Plaintiffs have the burden of proof and it is my conclusion that they have failed to show that the tower is structurally inadequate to withstand winds of the velocity reasonably to be expected in this area. On the contrary, it seems to be affirmatively established by the defendants that if properly maintained it will withstand indefinitely any winds reasonably to be anticipated.
With respect to the claim that ice and snow are deflected from the tower, it appears from the evidence that the tower in fact is not so constructed that ice or snow would normally be deflected and caused to fall from it beyond the property lines of the defendants and on to the abutting streets or the lands of adjoining owners. If it were so constructed, then such deflection would be actionable. Cf. Brownsey v. General Printing Ink Corp. , 118 N.J.L. 505 (Sup. Ct. 1937). From all the proofs, including the testimony of many persons residing in the immediate vicinity of the tower, it would seem that the occasions on which melting ice or snow from the tower was caused to fall outside the defendants' property lines were negligible, and the damage resulting therefrom was likewise negligible, except on March 15, 1950. On that day, a considerable amount of ice fell from the tower and was carried by the wind a distance of several hundred feet to the north and east of the defendants' property. The police found it necessary to close off streets for a distance of two blocks in several directions. The occurrence at that time was somewhat phenomenal due to a combination of circumstances. First, there was a quick freezing in misty weather at the upper part of the tower, followed by a rapid thawing at a time when a high wind was blowing. Singer, the radio and electronics engineer, testified that he observed the conditions on that day and the freezing on the tower was above the 600-foot level. He testified that he, over a period of years, made a study of the formation of ice on towers and antennas; that he participated in surveys and research projects with
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respect to the problem in general and this tower in particular, but that neither he nor any of the scientists or research laboratories with which he worked could evolve any practical remedy which would prevent the formation of ice on a transmission tower, particularly on the antenna. He testified that the experience of March 15, 1950 was the only one where there was any precipitation of ice beyond the confines of the property except in a negligible way. He said also that on that day there were ice problems at the Chrysler and Empire State buildings in New York City which required the closing off of streets in the vicinity of them.
Township Engineer Muss testified that the only day when he made any observations of ice conditions on the tower was on March 15, 1950. He made his observation from a distance of several hundred feet and he observed no ice below the 250-foot level.
The happening on that day was most unusual and there has not only been nothing similar to it since, but nothing at all of a serious nature. That it must have been regarded by the plaintiffs and the persons living in the vicinity of the tower as an extraordinary occurrence may be inferred from the fact that no action was taken with respect to it and that almost five years elapsed before this present action was brought. Further, there has been no showing that the falling of ice or snow from the tower beyond its property lines was caused in any way by the negligence of the defendants.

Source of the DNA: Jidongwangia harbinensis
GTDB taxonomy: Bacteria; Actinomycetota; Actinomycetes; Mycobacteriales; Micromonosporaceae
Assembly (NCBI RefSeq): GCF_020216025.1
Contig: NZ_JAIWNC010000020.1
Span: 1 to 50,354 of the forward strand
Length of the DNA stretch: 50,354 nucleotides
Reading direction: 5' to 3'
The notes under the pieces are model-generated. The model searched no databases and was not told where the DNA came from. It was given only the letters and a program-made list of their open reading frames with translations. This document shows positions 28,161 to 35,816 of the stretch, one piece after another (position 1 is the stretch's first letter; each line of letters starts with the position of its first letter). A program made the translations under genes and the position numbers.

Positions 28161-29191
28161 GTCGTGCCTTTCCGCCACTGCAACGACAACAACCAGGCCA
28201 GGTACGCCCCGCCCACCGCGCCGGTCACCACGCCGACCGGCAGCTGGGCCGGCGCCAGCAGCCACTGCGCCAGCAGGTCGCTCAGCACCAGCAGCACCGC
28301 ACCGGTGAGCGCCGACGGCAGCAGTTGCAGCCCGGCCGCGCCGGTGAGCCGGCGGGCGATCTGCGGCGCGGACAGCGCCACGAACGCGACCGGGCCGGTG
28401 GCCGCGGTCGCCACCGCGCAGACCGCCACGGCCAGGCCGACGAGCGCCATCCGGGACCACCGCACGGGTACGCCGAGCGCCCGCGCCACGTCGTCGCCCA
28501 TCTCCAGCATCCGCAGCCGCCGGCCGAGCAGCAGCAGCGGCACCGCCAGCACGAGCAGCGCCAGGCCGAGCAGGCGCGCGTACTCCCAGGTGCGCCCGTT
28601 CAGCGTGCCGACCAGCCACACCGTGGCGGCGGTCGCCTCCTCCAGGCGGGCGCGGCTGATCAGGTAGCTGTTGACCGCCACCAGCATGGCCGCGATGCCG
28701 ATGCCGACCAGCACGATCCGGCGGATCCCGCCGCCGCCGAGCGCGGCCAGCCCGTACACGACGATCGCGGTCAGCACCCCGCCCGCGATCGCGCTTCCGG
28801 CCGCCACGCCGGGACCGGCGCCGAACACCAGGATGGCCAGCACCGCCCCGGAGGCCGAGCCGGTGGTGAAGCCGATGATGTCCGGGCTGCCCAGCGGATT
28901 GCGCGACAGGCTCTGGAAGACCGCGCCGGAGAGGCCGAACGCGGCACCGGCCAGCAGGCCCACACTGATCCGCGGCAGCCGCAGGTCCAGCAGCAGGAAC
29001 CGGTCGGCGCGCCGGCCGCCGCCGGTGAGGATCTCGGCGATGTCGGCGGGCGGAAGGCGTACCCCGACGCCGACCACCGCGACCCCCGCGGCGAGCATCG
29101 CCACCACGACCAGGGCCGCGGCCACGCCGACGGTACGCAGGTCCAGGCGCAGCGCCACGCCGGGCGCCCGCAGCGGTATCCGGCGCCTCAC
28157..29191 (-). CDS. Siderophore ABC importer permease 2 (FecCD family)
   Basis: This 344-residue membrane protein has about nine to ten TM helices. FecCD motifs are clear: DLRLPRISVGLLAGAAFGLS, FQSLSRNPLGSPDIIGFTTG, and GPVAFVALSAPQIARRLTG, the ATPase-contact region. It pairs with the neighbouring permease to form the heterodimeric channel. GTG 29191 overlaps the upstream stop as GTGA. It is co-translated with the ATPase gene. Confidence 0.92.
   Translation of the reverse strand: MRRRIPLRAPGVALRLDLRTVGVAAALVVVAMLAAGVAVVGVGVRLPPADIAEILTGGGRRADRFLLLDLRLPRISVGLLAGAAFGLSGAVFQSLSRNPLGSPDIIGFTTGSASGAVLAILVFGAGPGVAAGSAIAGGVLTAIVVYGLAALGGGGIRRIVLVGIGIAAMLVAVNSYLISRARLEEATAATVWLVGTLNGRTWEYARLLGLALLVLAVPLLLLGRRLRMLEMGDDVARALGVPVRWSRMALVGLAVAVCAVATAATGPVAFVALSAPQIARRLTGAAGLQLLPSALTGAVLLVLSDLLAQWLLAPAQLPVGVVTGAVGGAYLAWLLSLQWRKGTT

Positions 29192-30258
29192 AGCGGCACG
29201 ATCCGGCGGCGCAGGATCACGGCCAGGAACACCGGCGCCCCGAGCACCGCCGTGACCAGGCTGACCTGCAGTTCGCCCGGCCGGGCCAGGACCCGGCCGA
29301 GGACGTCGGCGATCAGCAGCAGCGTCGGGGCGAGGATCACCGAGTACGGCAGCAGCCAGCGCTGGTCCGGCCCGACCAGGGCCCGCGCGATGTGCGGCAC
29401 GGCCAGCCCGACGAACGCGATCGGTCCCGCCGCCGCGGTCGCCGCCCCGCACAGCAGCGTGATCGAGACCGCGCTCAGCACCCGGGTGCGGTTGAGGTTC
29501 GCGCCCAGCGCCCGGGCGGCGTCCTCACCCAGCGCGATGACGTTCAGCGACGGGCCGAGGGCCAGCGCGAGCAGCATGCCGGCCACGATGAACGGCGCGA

Clearly the plaintiffs have not established that the tower constitutes a nuisance by reason of the precipitation of snow and ice from it.
The proofs show that the tower is equipped with a system of warning lights that has met with the approval of the Civil Aviation Authority. In the tower there is a system that automatically records an extinguished light; in addition, the said Authority maintains a service at Newark Airport whereby it warns all aircraft in the vicinity in the event that required lights become extinguished on any
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structure. This tower is merely one of many structures in the line of aerial flight which carry warning lights.
As to the contention that there have been fires in the tower which constitute a hazard to the neighborhood, it appears that there were two fires. On July 22, 1949, while the tower was being painted, carelessness of a painter smoking a cigarette caused a fire to tarpaulins which were spread out at the 600-foot level. These were cast from the tower by the painters and some of them fell on adjoining buildings doing some damage to roofs. This was an accident that could happen any place during any painting operation; and it not only has never occurred again, but in the nature of things is not apt to. There was another fire on October 11, 1950 in the control house which is built in the tower about 550 feet above the ground. This house is entirely fireproof and the fire was confined within it. The recitation of these facts makes it obvious that the tower does not constitute a nuisance because of the probability of fires which may cause damage to surrounding property.
The plaintiffs have failed to establish that the maintenance of the tower constitutes a nuisance. In the light of the above conclusions, it is not necessary to consider other defenses urged by the defendants.
Judgment may be entered for the defendants.